Since the HRRP’s beginning, hospitals caring for the poorest patients have been significantly more likely to receive penalties than others have. In fiscal year 2017, nearly 86 percent of hospitals in the highest quartile of disproportionate patient percentage received a penalty, compared with 60 percent in the lowest DPP quartile (higher DPP quartiles indicate a poorer patient population). This is because the HRRP fails to recognize that community factors outside the control of the hospital — such as the availability of primary care, mental health services, physical therapy, easy access to medications and appropriate food, and other rehabilitative services — significantly influence the likelihood of a patient’s health improving after discharge from the hospital or whether a readmission may be necessary.
These community issues are reflected in readily available data on socioeconomic status, such as census-derived data on income and education level, and claims-derived data on the proportion of patients dually eligible for Medicare and Medicaid. If HR 1343/S 688 is passed, CMS would be required to use these data to adjust penalties, providing important relief.
The AHA also urges CMS to exclude from the HRRP readmissions unrelated to the initial reason for admission. Despite the fact that the ACA requires CMS to exclude unrelated readmissions, CMS has not fully implemented this policy. For example, a patient may be hospitalized for pneumonia and then readmitted within 30 days for a hip fracture, which is clearly unrelated to the pneumonia. The current measures would count this readmission against the hospital.
Reforming the HACRP: America’s hospitals are deeply committed to reducing preventable patient harm. However, the HACRP is poorly designed and imposes arbitrary, excessive penalties that disproportionately affect hospitals that tend to care for the sickest patients. The AHA will work with CMS, Congress and others to improve existing policy and promote alternatives to the HACRP that more effectively promote patient safety.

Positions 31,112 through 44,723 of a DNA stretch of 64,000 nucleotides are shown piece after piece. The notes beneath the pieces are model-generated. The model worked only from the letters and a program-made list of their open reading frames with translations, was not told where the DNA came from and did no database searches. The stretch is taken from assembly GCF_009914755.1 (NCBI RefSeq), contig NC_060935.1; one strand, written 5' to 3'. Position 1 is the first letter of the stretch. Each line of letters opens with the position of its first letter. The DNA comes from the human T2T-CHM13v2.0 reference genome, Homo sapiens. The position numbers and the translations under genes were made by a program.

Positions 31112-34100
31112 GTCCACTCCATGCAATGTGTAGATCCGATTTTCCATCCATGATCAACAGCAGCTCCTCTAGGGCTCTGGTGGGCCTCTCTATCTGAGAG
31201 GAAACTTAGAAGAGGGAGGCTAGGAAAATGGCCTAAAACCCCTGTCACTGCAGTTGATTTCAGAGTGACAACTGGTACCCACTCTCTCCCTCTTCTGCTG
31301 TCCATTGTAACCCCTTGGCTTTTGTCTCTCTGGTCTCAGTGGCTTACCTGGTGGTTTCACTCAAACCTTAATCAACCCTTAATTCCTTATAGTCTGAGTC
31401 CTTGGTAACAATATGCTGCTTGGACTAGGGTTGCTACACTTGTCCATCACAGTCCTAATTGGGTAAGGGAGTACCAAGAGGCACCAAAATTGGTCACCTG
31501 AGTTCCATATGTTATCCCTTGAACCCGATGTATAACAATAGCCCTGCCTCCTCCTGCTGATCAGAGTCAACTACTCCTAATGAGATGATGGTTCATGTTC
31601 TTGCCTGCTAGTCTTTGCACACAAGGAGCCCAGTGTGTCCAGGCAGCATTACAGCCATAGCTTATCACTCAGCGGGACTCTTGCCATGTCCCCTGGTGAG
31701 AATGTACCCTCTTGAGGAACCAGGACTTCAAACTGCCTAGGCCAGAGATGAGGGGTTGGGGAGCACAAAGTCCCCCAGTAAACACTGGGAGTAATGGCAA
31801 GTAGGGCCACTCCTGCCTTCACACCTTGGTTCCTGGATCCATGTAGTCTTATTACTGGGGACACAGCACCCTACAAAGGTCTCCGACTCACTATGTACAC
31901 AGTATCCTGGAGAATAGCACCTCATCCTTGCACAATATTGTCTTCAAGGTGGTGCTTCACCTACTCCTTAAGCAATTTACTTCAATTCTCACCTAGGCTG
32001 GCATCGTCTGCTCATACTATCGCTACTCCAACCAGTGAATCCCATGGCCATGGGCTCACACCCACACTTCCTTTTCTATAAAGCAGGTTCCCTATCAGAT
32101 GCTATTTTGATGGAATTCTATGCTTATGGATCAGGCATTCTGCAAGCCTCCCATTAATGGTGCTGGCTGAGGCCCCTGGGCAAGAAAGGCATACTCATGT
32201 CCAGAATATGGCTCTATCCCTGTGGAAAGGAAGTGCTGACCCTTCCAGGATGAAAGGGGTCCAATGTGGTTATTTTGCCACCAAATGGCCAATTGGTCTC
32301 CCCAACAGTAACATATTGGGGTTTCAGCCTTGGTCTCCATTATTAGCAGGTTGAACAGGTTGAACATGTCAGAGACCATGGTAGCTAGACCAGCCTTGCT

The HACRP has a number of critical flaws. First, the program’s arbitrary design penalizes 25 percent of all hospitals each year, regardless of significant performance improvement, and does not measure meaningful differences in quality. Indeed, the difference in HAC scores for penalized and nonpenalized hospitals in fiscal year 2015 is only hundredths of a point.
Second, data show that hospitals treating patients with complex conditions are disproportionally penalized, in part because the HACRP uses claims-based patient safety indicators that are unreliable and do not reflect important details of a patient’s risk factors and course of care. We have urged CMS to gradually remove PSIs from the HACRP. Third, some small hospitals have too few patients to have data on the two infection measures used in this program. These hospitals are assessed only on the unreliable PSIs.
Finally, the HACRP measures overlap with the measures in the Hospital VBP Program, yet each program uses different performance periods. This can lead to excessive payment penalties and confusion about the true state of hospital performance. To provide short-term relief, the AHA recommends that CMS use measures in either the VBP or the HAC program but not in both.
Akin Demehin (email@example.com) is director of policy at the American Hospital Association.